The MX-5 NC cooling system can be a bit hard to fully understand unless you have had the engine out.  Lots of hoses going everywhere and some important parts are hidden in the crowded engine bay.

I didn't find a diagram in the FSM but made one myself. Yes, I'm an artist.



Some observations:

  • The expansion tank now has two return hoses in addition to the big one going back to the radiator. One from the rear of the engine and one from the top of the radiator.  I think both are there to evacuate any trapped air and then uses the expansion tank as a swirl pot. Very nice.
    Also the coolant flow is now across the engine. Not like the NA/NB where both inlet and outlet are on the front and a "reroute"  is a popular mod.

  • There is no valve controlling coolant flow on the hose going to the heater. Heat is controlled by how much air is directed trough the heater core.
  • The coolant line going to the stock oil cooler goes directly from the heater core which I find very strange.  More like an oil heater.  Although oil temps often are higher than coolant you would want to have as much temp differential as possible. Cooling oil with 95+C coolant seems ineffective.



  •   All coolant going into the heater (and later the oil cooler) is returned directly into the t-stat/pump inlet without going trough the radiator. It is never cooled off before entering the engine again.  Not optimal... 



  • There are two small lines feeding hot coolant to the throttle body and EGR valve. Since both are controlling air/gas it is most likely related to icing or operation of the valves at low temps. TB exits to the radiator return hose, EGR exits to the hose going into the oil cooler. The TB heater line could be a problem for the FM/Cosworth MP62 supercharger kit as the TB heats up the upper manifold to the point where you can not touch it with the hand even after cruising.  Looping the lines or just plugging it in both ends will fix this.  There is a lengthy thread on miata.net discussing the effect on IAT by removing it.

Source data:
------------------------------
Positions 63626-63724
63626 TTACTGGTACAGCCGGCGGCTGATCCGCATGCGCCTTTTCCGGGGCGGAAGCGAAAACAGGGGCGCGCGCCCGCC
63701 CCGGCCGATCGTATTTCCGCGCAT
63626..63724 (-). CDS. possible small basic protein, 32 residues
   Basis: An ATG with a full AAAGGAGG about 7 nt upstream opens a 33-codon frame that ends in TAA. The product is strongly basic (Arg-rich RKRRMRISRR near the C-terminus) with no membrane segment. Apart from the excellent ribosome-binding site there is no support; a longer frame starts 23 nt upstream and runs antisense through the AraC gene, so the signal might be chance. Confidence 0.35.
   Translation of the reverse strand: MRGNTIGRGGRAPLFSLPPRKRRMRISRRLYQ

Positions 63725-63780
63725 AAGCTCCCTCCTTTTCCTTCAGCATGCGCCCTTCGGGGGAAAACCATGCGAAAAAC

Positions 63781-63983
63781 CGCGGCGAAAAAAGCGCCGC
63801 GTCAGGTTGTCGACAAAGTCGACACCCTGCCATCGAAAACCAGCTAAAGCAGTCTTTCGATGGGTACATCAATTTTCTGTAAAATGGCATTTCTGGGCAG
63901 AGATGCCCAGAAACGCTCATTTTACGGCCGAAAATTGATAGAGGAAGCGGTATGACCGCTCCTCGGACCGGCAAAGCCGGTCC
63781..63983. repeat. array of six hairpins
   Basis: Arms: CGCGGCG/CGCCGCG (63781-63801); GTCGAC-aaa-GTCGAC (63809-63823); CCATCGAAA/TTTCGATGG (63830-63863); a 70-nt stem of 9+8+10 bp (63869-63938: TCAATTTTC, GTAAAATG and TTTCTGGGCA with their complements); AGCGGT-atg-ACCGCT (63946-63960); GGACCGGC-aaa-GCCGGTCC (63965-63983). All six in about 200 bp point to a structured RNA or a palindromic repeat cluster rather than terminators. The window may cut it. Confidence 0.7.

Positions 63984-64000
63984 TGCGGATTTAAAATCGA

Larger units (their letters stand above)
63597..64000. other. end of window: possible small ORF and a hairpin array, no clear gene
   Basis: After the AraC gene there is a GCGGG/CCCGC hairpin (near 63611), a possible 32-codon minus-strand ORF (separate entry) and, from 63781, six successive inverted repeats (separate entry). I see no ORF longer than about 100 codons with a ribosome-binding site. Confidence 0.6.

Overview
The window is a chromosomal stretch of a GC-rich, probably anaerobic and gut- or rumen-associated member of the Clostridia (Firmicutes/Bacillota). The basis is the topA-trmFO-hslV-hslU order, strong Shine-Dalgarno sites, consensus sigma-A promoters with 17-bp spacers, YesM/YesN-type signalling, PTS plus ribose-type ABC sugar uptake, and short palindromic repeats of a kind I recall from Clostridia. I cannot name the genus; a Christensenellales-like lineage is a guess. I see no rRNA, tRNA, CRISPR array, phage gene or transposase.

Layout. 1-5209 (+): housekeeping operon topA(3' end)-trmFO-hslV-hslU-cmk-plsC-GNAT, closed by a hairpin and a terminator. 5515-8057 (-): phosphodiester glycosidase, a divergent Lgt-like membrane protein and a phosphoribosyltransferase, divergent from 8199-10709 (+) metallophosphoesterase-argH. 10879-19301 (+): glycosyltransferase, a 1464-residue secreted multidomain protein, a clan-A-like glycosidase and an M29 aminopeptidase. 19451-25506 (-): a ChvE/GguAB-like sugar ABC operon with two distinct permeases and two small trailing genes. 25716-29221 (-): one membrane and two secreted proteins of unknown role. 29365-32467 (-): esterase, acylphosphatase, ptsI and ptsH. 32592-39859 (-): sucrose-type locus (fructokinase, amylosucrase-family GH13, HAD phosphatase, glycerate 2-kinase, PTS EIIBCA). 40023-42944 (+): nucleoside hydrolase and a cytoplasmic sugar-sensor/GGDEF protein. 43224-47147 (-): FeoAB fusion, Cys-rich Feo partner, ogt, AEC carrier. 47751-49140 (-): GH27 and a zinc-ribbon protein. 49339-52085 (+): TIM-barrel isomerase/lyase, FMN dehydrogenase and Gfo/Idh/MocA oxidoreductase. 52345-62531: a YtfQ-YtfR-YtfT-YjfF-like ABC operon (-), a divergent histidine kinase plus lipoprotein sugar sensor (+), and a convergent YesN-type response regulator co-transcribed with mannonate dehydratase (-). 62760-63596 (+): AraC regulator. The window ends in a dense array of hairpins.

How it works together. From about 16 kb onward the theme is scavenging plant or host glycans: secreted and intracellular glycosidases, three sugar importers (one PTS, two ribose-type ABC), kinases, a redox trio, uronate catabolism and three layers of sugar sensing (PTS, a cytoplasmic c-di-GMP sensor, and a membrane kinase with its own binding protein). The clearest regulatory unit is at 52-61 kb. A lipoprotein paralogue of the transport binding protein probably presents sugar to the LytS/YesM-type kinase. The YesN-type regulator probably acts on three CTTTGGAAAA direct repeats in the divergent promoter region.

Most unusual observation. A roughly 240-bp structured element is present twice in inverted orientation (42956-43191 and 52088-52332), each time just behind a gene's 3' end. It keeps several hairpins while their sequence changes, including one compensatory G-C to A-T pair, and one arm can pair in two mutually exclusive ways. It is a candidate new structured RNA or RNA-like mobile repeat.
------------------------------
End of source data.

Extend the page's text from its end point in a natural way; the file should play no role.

Imho. heating up such a large chunk of metal with that large surface area will heat up the intake air. 






  • The t-stat is not only controlling the amount of flow trough the radiator but is also acting as a valve for the coolant bypass when it expands with the "dish" seen on the picture.  If you remove the t-stat to get better cooling you might end up with less since the bypass will be fully open all the time.  Combine that with the heater/oil cooler return line also supplying hot coolant full-time into the pump housing = less flow/pressure trough the radiator which is the ONLY part of the system doing any cooling. (Unless the heater is used..)





Since I mainly use my car for track days I would like to improve on a couple of things ensuring my shiny CSF radiator can do its job.

  • All coolant entering the engine when at normal operating temperature should go trough the radiator first.  This could be done by adding a valve somewhere on the hose going into the heater.  This could be shut close on track days when I never use the heater anyway. The problem is it would also cut the coolant to the oil cooler which brings me to the next mod. 
  • The oil cooler must have coolant coming from the radiator but after the water pump.  This one is tricky since that OEM water pump housing is integrated into the block.  An electric water pump like the Davies Craig EWP would make it a lot easier but is quite an involving modification.  Another crazy idea is to use the cooling system of the supercharger water based intercooler. It would have to be upgraded with both a bigger pump and heat exchanger though and would rob much needed IC efficiency. It would also cool the oil a bit too much under cruise conditions. Might not work at all..
    But the best option would probably be an external oil cooler although it would add yet another cooler to the car and weight in the wrong place (front).